CombatCritic Gives Lung Ta 9 Bombs Out Of 10 … Bombs Are Great!


Key Words: Lung Ta, lung, ta, Japanese, Japan, restaurant, sushi, vegetarian, Dharamsala, McLeodGanj, India, Dharamshala, Dharmsala, McLeod, Ganj, Dalai Lama, dalai, lama, CombatCritic, Travel, value

Seven Hills … A Taste of Korea In McLeod Ganj


Seven Hills of Dokkaebi
Jogiwara Road
McLeod Ganj, Dharamsala, H.P. India
Prices: $$$$$

I had heard there was a good Korean restaurant in McLeod Ganj and it turned out that when I moved to a new hotel, Hotel Ekant Lodge, Seven Hills of Dokkaebi was right nextdoor.

The restaurant is situated down some stairs and around a corner just north of Ekant Lodge, so ask if you have trouble finding it. The dining room is nicely decorated and has a large fireplace which unfortunately was not lit on the cold evening of my first visit. The menu is large, but I came for the bulgogi, so it did not take long to order.

I ordered a pot of ginger lemon honey (100 rupees/$1.60) which turned out to be a good value compared to a cup (50 rupees/80 cents), having refilled my cup at least four times throughout my meal.

The full dinners are not cheap by Indian standards, but are an outstanding value considering the quality and quantity of the food. My pork bulgogi dinner (380 rupees/$6.15) was nearly enough for two and one of the best meals I have had since arriving in India. Unlike western meals, everything came at once, including assorted cold vegetables, kimchi (spicy, fermented cabbage), rice, a bowl of soup, and close to a pound of bulgogi. Although not the best bulgogi I have had, including meals in Korea and made by Korean friends, it was very good. The flavor was excellent and I was completely stuffed by the time I finished.

My entire meal set me back 500 rupees ($8.00), including tip, an expensive meal in India when you are used to paying $3 for dinner. However, a meal of this caliber in the U.S. would run $15 to $20 minimum, so it was an outstanding value which is what this blog is all about!

CombatCritic Gives Seven Hills of Dokkaebi 9 Bombs Out Of 10 … BOMBS ARE GOOD!


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One Two, Buckle My "Brew"


One Two Café
Temple Road (Across from Dalai Lama Temple)
McLeod Ganj, Dharamsala, HP, India 
Prices: $$$$$

I have to admit that I have not ordered a full meal here because it appears that is not their forté. The first time I visited One Two Café was for a quick bite to eat and a coffee while waiting for my Buddhist philosophy class upstairs. While enjoying my caffe latte and spinach quiche (more to follow), a friend of an employee brought in a meal (that looked like thenthuk) from another restaurant. Not a good sign, particularly considering that they have thenthuk on the menu.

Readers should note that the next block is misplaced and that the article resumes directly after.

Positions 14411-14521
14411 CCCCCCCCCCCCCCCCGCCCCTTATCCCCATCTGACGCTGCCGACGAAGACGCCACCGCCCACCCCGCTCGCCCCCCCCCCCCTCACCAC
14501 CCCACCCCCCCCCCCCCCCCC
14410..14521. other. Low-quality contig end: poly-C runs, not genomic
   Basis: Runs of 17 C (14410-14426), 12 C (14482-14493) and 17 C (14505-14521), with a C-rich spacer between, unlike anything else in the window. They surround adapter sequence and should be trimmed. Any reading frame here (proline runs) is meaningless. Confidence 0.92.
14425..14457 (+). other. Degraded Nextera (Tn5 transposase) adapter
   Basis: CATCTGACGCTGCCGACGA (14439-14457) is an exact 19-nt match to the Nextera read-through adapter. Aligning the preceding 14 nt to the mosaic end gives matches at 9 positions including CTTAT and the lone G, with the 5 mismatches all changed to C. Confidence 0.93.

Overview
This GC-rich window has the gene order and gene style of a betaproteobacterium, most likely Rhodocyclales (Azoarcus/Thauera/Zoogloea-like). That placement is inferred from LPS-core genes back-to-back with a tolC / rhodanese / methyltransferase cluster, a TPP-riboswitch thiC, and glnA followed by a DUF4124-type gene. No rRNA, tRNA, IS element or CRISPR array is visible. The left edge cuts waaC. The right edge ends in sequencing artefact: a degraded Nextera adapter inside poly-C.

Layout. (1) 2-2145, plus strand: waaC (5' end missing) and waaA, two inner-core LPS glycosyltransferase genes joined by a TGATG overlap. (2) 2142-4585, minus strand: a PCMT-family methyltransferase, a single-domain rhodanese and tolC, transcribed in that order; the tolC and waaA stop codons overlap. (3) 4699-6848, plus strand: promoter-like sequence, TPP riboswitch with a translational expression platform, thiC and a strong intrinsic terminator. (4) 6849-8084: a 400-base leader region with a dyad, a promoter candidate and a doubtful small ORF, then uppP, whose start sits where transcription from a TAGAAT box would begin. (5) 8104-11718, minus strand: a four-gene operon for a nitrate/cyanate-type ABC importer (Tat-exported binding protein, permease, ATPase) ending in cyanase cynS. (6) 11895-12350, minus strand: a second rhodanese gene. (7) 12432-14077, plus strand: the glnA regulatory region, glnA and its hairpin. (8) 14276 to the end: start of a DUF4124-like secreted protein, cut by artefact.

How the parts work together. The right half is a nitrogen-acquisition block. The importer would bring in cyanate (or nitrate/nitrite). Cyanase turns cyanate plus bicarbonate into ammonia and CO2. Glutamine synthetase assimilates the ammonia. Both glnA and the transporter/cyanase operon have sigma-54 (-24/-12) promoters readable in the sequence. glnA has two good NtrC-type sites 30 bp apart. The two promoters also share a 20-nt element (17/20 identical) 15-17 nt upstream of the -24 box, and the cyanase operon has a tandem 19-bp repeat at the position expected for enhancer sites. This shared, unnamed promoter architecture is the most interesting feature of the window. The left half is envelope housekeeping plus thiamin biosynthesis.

However, my spinach quiche was quite large for the price (100 rupees/$1.60) and very good although the crust was a bit difficult to cut through and the filling not all that rich, both likely due to a lack of egg and cheese in the recipe. Still, it was very enjoyable and savory.


I have returned for their caffe latte, made from espresso on an Italian espresso machine, which is very well done and an outstanding value at 60 rupees (95 cents) for a regular and 90 rupees ($1.50) for a doppio (large).


If you want an excellent coffee, tea, or light snack while visiting the Dalai Lama’s Temple, then One Two Cafe is an excellent choice.

CombatCritic Gives One Two Café 7 Bombs Out Of 10 … BOMBS ARE GOOD!

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Excellent Latte, Mediocre Sandwich, Moderate Prices


Moonpeak Espresso (Café)
Temple Road
McLeod Ganj, Dharamsala, HP, India
Prices: $$$$$

I have been to Moonpeak a few times for a coffee and pastry, once for lunch, and have been relatively happy even though it is not anywhere close to being the best value in town.

They have decent, free wi-fi, an excellent latte (70 rupees/$1.15), and a modern, “Western” feel (if that is something you are after). Beside the requisite coffees, teas, lassis, and juices, their menu includes breakfast, pastries, sandwiches, and light (small portions) local lunch and dinner options.

I tried the chicken and vegetable (toasted) sandwich and was not the least impressed. The white toast with a few chunks of chicken, some veggies, and a little cheese was underwhelming and barely made a dent in my appetite. My vegetarian companion had the veg Thali which looked decent for the price, including pappadum, naan, curry, paneer, and rice.

There are better “value” options in town, but if you are transiting Temple Road coming from or going to the Dalai Lama Temple, it is definitely worth a stop if nothing more than for a good latte and to check email. 

CombatCritic Gives Moonpeak Espresso 6 Bombs Out Of 10 in Terms of “Relative Value”… MORE BOMBS ARE BETTER!